Mumbai: Many advertising agencies in India are seeing an exodus of top creative professionals. Recently, the chief creative officer of JWT India, Agnello Dias, left the agency to flag off his own set-up?with?Santosh Padhi, who was executive creative director at Leo Burnett India Pvt. Ltd.
New course: (left) Agnello Dias, former chief creative officer of JWT India, quit to start his own agency with Santosh Padhi (right), former executive creative director at Leo Burnett India Pvt. Ltd. Madhu Kapparath / Mint
Earlier, Grey Global Group’s national creative director (NCD) for India, Priti Nair Chakravarthy, quit the agency within a year and is now joining BBH, the UK-based global agency due to launch here. Before this, Ambience Publicis Advertising Pvt. Ltd got itself two new NCDs. And TBWA India’s vice-president (creative services) Sean Colaco recently quit to start his own agency.
This musical chairs in creative leadership could be the result of a multinational culture increasingly spreading its mantle over Indian advertising, since most of the top Indian agencies have been taken over by global networks and come under their management diktats and their way of doing business.
Attrition of creative’s upper league could also be the offshoot of opportunity—since even in these troubled times, there’s enough scope for top-rung creatives to start their own shops, or get even better offers from other agencies, explain ad executives such as Aniruddha Banerjee, president and chief operating officer, Ambience Publicis.
Either way, agencies are increasingly facing the prospect of a vacuum at their upper creative echelons, as the expected arrival of foreign agencies, such as Naked, Strawberry Frog, BBH, etc., will only take more treasured talent away.
Some admen believe that some multinationals, with their focus on quarterly results and margins, can swamp lateral creative thinking.
Banerjee says that many global multinational networks have been known to push for profit margins and growth; creativity often plays second fiddle to that. He explains, “Too many great ideas are killed at the altar of business, and most ad agencies don’t even allow these to be presented to the client for fear of losing the account. Some accounts may need global or regional approval, putting restrictions on creative chiefs here.”
Multinational ad networks have much higher expectations from this market when their own home markets are slumping, and are scrutinizing this market a lot more closely and this puts pressure on local creative chiefs from global offices, says a former ad chief, who did not wish to be quoted.
Complex structures and designations, quite the rage within foreign-owned ad networks, can sometimes send wrong signals to creative leaders. For example, some ad networks have joint NCDs instead of only one, to maintain balance of power, or when the set-up is too large, but this could result in ambiguity in roles and internal competition. The power structure can get tougher when local creative chiefs have to answer to global creative officers.
Anil Nair, president, Law and Kenneth India, says?the?strategy of putting two NCDs in one agency doesn’t make sense. “Do companies hire two CEOs? There has to be one individual responsible for the creative culture of the agency. It is his vision that is carried out by the others.” He cites how successful agencies are ones that have one overarching creative personality such as Piyush Pandey at Ogilvy and Mather Pvt. Ltd. Having multiple heads in place of one not only leads to ambiguity in roles between the people concerned, but also lowers down the rungs, says Nair, adding that it’s up to strong creative chiefs to balance out the global networks and their scrutiny.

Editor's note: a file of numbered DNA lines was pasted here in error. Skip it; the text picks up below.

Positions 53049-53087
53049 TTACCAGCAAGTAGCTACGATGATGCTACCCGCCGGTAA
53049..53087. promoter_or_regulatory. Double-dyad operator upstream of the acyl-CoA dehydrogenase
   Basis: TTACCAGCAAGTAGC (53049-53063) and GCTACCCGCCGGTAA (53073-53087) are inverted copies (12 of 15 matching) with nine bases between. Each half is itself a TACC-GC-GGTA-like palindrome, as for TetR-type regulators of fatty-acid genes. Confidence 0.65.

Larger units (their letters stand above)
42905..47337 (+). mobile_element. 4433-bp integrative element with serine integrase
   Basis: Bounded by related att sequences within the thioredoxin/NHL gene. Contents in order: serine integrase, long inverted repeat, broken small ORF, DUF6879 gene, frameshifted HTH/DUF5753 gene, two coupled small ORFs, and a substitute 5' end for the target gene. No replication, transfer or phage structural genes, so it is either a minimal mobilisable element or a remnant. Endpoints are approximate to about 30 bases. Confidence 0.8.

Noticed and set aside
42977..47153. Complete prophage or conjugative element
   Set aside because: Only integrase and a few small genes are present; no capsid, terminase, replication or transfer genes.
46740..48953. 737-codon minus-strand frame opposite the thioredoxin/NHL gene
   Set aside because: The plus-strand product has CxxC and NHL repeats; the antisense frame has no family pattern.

Creative leadership structures are definitely getting more tiered, with all sorts of permutations and combinations, such as one NCD (Dentsu Marcom Pvt. Ltd) and one chief creative officer (Dentsu India group); joint NCDs (JWT India and Rediffusion DY&R Pvt. Ltd) to multiple executive creative directors, etc.
“We at Grey have always had one NCD and multiple creative directors, which seems to work for us,” says Nirvik Singh, president (South and South-East Asia) at Grey Global Group. “I have always believed in an organization you need a leader to guide you, to take those important decisions and to ensure smooth running of work.” Josy Paul, chairman, BBDO India, however, feels that this is a cultural and not a structural issue.
What’s undeniable is that a mindset change is happening in Indian advertising, which will leave some top creative chairs at traditional agencies up for grabs. “There are far more people who are willing to experiment and take a risk today than ever before,” says Raj Kurup, founder, CreativeLand Asia Pvt. Ltd.
Some creative stars are either setting up their own agencies, as they’ve done through time, or are joining the creative hotshops coming into this country—though as partners with equity stakes, a carrot that few multinational networks are willing to offer.
“When it comes to money, agencies can play for a while and offer enhanced pay packets, but in time, they put their hands up,” says Banerjee,
This flight of top-rung creatives could also be the fallout of the ‘unbundling’ process that agencies began years ago, separating creative, media and specialist communications, says a former ad chief.
“Agencies have very less left with them and creative heads often feel that they come up with the idea for the brand, but the same idea is then taken by the client to 10 other specialists. When you start off your own venture, the advantage is that you can do it all in-house,” the former ad chief says, requesting anonymity.
A crisis in creative leadership is coming up in advertising, which sounds a clarion call for agencies to develop a strong second-tier creative leadership and a succession strategy.